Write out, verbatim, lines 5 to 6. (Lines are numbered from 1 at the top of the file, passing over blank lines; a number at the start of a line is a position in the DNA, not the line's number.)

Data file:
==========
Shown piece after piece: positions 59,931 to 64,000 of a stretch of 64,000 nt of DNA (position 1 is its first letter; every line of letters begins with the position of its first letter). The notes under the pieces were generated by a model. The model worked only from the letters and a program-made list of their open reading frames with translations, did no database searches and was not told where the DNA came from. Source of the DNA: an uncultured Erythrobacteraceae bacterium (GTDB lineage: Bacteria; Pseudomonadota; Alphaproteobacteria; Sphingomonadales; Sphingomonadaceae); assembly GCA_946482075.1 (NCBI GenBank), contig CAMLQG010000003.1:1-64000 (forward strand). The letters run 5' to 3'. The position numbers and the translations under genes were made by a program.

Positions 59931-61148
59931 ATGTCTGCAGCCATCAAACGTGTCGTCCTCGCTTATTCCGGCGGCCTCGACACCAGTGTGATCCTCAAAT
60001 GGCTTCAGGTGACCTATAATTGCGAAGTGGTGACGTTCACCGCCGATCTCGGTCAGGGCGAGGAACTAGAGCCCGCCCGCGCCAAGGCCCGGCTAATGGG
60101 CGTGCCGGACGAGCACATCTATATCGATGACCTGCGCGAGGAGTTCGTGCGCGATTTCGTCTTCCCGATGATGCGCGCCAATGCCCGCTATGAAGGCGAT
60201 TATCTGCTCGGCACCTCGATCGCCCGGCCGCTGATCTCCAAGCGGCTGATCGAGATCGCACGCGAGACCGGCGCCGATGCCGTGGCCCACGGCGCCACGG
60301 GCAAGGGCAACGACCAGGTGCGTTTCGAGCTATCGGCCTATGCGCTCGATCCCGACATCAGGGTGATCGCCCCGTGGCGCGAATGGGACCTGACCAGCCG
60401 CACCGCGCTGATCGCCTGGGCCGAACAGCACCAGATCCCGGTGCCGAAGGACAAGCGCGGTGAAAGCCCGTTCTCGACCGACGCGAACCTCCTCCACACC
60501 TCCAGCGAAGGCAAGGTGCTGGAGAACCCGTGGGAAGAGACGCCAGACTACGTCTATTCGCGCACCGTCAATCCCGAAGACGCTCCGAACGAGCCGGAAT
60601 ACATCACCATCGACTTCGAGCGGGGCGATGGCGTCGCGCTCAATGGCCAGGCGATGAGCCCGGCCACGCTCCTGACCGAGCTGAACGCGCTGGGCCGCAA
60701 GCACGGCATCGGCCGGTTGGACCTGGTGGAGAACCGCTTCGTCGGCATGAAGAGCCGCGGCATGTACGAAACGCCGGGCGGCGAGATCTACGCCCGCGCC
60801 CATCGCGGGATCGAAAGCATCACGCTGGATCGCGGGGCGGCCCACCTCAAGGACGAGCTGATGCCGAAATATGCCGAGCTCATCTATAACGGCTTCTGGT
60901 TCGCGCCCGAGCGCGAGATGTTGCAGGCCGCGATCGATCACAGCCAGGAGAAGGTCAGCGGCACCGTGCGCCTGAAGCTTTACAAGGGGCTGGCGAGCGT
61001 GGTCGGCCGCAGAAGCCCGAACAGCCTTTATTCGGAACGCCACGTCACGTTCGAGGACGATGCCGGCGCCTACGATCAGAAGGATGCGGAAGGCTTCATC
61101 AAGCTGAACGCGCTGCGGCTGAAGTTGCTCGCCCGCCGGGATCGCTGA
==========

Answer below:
60101 CGTGCCGGACGAGCACATCTATATCGATGACCTGCGCGAGGAGTTCGTGCGCGATTTCGTCTTCCCGATGATGCGCGCCAATGCCCGCTATGAAGGCGAT
60201 TATCTGCTCGGCACCTCGATCGCCCGGCCGCTGATCTCCAAGCGGCTGATCGAGATCGCACGCGAGACCGGCGCCGATGCCGTGGCCCACGGCGCCACGG